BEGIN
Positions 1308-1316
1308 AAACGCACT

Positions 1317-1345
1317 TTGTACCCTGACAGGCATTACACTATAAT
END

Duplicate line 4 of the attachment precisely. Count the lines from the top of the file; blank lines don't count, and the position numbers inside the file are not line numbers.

1317 TTGTACCCTGACAGGCATTACACTATAAT